by Dr. Nikita Fensham MBChB (UCT) PgDip (IOPN)
As we roll into the second quarter of 2021 and the odd race is starting to pop up in various locations around the world, many athletes are getting excited again about the prospect of testing their personal limits.
My motivation to specialize in the area of sports medicine was born out of personally experiencing and witnessing how sport changes lives. There is something immensely inspiring about pushing our mental and physical boundaries, which translates into how we conduct our daily lives at work, at home, and with our friends and family.
However, there is also a “pathological” side of sport where we pursue performance goals at the sacrifice of health. Although this may be tolerated in the short-term, continuously going to the well ultimately results in an unhealthy athlete in both body and mind. And because I have been in this place, my career ambition is to prevent other athletes from doing the same.
Over a few blog posts, I hope to explore various elements of this paradigm to help you be more mindful of your athletic pursuits, and keep you on a path of healthy performance.
Before you embark on a journey to achieving a sporting goal, it is incredibly helpful to ask yourself your “why”. What are you trying to achieve? Beyond the numbers, what meaning does that provide for you? Because when you achieve it, will you be happy? And if you don’t, how will you feel about yourself?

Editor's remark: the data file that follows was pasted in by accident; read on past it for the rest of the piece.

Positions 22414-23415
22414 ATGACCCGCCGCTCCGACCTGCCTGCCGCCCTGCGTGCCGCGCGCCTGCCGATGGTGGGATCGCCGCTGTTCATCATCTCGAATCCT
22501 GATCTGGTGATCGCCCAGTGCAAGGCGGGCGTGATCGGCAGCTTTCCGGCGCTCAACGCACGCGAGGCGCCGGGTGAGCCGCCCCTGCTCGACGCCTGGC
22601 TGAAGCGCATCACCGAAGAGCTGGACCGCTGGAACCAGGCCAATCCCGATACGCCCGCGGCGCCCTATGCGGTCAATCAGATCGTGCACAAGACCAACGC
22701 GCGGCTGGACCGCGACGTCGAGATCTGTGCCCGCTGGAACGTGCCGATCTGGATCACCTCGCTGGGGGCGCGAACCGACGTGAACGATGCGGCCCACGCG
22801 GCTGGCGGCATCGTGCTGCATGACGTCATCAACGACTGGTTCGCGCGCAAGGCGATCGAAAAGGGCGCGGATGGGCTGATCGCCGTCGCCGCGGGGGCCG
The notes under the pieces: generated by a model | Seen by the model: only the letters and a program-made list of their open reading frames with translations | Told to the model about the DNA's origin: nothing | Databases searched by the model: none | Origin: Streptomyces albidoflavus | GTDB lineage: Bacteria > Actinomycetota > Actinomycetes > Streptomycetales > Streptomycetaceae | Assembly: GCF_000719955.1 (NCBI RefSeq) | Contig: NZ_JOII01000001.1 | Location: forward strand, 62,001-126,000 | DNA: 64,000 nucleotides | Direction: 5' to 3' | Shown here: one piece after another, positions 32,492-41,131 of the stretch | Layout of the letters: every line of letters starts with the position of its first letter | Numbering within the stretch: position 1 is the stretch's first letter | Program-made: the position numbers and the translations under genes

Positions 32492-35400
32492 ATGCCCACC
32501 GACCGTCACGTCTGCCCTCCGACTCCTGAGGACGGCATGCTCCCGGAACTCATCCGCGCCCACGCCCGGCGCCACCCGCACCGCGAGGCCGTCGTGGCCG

This doesn’t have to have a profound or philosophical answer, but I fear that all too many of us blindly pursue “meaningless” goals in pursuit of a happiness we think it will result in.. and then doesn’t.
Dr. Martin Seligman, best known for his theory on positive psychology, introduced the PERMA model, which outlines five components he believed contribute to wellbeing:
So I encourage you to reflect on your current circumstance and see where you could make small changes that target these elements.
In the current environment of Zoom, sometimes we need to zoom out and take stock. And when there’s something you find that is probably leading you down a path of pursuing unhealthy performance, perhaps step back.
Social media, Instagram “influencers”, Strava kudos tend to push us towards doing more. And sometimes you need to be brave and buck the trend… to do less and be more.
P.S. The MX community are truly wonderful. Please reach out if you need a helping hand. I’m paying it forward for the incredible support I have received.
(Header photo by AJ Alao on Unsplash)
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